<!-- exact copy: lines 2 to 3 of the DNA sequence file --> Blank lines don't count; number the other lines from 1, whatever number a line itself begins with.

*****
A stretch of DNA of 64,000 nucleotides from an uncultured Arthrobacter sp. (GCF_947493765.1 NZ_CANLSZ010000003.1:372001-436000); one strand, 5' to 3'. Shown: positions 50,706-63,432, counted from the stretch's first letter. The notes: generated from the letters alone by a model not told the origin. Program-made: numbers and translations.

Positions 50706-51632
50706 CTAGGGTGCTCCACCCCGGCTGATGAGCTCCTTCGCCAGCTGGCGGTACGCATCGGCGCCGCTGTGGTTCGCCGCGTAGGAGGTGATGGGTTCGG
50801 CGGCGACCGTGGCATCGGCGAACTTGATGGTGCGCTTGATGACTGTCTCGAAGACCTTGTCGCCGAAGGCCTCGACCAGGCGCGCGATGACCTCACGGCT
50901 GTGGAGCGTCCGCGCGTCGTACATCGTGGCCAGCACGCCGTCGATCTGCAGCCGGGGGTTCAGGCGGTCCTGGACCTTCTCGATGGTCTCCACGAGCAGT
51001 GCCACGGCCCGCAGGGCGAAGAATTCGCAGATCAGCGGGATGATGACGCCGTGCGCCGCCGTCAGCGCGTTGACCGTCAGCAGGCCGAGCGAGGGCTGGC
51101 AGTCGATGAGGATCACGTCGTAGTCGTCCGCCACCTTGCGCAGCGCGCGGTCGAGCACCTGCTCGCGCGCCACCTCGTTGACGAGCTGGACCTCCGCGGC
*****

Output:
Positions 50706-51632
50706 CTAGGGTGCTCCACCCCGGCTGATGAGCTCCTTCGCCAGCTGGCGGTACGCATCGGCGCCGCTGTGGTTCGCCGCGTAGGAGGTGATGGGTTCGG